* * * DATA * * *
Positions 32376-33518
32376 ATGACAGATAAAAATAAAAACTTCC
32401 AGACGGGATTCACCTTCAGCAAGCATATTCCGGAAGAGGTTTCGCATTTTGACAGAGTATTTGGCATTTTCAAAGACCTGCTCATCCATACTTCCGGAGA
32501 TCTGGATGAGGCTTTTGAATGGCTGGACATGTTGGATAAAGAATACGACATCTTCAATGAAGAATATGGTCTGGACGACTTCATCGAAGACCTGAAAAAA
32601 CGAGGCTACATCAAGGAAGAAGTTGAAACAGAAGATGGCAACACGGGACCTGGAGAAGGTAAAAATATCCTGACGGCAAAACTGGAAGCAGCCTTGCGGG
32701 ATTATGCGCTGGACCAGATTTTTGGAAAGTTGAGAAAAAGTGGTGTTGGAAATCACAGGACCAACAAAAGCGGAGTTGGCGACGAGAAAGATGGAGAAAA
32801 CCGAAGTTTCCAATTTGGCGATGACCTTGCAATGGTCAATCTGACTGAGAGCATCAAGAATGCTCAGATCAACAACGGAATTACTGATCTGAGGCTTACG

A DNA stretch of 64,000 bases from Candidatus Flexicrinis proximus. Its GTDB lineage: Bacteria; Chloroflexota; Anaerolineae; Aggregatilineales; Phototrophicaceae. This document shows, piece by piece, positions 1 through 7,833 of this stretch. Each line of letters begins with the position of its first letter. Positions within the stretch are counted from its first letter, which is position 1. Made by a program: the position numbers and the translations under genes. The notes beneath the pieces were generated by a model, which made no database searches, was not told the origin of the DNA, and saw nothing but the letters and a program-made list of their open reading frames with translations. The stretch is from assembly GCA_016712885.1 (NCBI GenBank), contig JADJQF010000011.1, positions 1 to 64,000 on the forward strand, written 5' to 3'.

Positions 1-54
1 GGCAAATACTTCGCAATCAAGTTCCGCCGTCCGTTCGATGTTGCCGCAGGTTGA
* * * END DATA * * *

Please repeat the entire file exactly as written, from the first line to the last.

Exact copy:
Positions 32376-33518
32376 ATGACAGATAAAAATAAAAACTTCC
32401 AGACGGGATTCACCTTCAGCAAGCATATTCCGGAAGAGGTTTCGCATTTTGACAGAGTATTTGGCATTTTCAAAGACCTGCTCATCCATACTTCCGGAGA
32501 TCTGGATGAGGCTTTTGAATGGCTGGACATGTTGGATAAAGAATACGACATCTTCAATGAAGAATATGGTCTGGACGACTTCATCGAAGACCTGAAAAAA
32601 CGAGGCTACATCAAGGAAGAAGTTGAAACAGAAGATGGCAACACGGGACCTGGAGAAGGTAAAAATATCCTGACGGCAAAACTGGAAGCAGCCTTGCGGG
32701 ATTATGCGCTGGACCAGATTTTTGGAAAGTTGAGAAAAAGTGGTGTTGGAAATCACAGGACCAACAAAAGCGGAGTTGGCGACGAGAAAGATGGAGAAAA
32801 CCGAAGTTTCCAATTTGGCGATGACCTTGCAATGGTCAATCTGACTGAGAGCATCAAGAATGCTCAGATCAACAACGGAATTACTGATCTGAGGCTTACG

A DNA stretch of 64,000 bases from Candidatus Flexicrinis proximus. Its GTDB lineage: Bacteria; Chloroflexota; Anaerolineae; Aggregatilineales; Phototrophicaceae. This document shows, piece by piece, positions 1 through 7,833 of this stretch. Each line of letters begins with the position of its first letter. Positions within the stretch are counted from its first letter, which is position 1. Made by a program: the position numbers and the translations under genes. The notes beneath the pieces were generated by a model, which made no database searches, was not told the origin of the DNA, and saw nothing but the letters and a program-made list of their open reading frames with translations. The stretch is from assembly GCA_016712885.1 (NCBI GenBank), contig JADJQF010000011.1, positions 1 to 64,000 on the forward strand, written 5' to 3'.

Positions 1-54
1 GGCAAATACTTCGCAATCAAGTTCCGCCGTCCGTTCGATGTTGCCGCAGGTTGA